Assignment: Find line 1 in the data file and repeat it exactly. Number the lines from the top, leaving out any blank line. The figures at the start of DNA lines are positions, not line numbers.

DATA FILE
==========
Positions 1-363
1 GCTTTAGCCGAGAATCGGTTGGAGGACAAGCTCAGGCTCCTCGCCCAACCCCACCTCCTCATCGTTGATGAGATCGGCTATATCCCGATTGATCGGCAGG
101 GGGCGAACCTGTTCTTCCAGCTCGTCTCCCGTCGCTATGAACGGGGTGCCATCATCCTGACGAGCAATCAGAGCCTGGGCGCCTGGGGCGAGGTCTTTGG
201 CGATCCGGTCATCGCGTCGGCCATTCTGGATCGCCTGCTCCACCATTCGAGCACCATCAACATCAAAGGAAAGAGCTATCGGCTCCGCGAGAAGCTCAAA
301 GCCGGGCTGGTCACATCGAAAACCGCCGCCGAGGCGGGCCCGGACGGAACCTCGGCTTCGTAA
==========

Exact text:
Positions 1-363